The branding is the least important of these – not something I normally say, but in terms of your client being able to view or access information, pay you and communicate with you about their project or service, the usability is far more important than how pretty it is or how well it matches your branding.
Does everyone in and connected to your business have access to the things they need to? Whether this is a project management system, internal messaging, client dashboards or payment portals, this is worth checking regularly.
Back to cost, but looking at it with all the info you’ve just gathered to check the value to your business.
For each system you’re paying for:
- Are you on the correct tier, so you have the functionality you need without overpaying?
- Is the cost appropriate to the value of what it does for you and your business?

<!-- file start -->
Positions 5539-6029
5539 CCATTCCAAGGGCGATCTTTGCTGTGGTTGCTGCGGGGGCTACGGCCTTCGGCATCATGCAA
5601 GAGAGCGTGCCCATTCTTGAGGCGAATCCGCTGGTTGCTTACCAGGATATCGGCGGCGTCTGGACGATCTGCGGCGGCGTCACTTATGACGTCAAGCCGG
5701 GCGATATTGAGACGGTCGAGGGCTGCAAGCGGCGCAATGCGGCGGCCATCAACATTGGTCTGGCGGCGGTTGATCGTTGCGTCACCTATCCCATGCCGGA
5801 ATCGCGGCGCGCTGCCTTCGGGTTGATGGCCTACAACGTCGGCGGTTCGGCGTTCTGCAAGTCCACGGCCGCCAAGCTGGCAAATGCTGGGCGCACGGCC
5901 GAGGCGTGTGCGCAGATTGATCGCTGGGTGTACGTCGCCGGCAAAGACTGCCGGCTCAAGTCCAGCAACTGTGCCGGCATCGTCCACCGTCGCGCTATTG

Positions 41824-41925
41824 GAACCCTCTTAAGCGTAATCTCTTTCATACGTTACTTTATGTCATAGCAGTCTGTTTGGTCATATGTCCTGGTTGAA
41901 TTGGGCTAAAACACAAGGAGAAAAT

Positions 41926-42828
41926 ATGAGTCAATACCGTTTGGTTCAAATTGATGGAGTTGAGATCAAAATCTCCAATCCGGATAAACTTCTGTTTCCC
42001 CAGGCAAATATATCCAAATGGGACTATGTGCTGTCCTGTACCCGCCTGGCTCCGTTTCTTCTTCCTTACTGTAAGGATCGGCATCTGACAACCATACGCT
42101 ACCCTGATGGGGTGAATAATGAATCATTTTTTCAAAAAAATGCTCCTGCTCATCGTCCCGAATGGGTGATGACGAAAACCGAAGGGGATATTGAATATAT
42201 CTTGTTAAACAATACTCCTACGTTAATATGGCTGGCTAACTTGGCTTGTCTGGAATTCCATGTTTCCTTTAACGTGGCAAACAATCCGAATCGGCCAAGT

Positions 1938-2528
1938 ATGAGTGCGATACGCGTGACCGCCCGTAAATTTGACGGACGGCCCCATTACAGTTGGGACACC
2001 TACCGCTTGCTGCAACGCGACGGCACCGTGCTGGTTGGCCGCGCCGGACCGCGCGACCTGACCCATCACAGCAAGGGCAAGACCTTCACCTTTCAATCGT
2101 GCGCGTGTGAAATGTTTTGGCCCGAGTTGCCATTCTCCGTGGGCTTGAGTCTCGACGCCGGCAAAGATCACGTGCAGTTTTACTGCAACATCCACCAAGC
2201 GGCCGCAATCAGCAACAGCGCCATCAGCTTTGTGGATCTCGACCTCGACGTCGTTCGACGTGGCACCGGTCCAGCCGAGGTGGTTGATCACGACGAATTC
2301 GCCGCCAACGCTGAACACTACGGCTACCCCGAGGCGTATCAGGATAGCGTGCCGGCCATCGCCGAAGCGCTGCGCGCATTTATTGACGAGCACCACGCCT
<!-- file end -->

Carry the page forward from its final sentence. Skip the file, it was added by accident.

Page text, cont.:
- If it’s one you’re intending to keep using, is there a lifetime upgrade that would save you money in the long run?
- If the T&Cs allow, is it something you could share the cost of with another person or business?
For any new systems you’re looking at:
- Make a list of the exact things you need it to do
- Check the layout – some solutions are brilliant but won’t work for all brains, and the idea is to make life easier, not harder
- What kind of a learning curve might it be – is it vaguely familiar or completely new?
- Is there a trial period so you can test it properly in your own environment and timescale?
- What’s the help / setup / migration service like if you’re moving over or starting from scratch?
- Can it grow with you or will it eventually limit you?
- Conversely, is it the right level for what you need – don’t over-system yourself too early!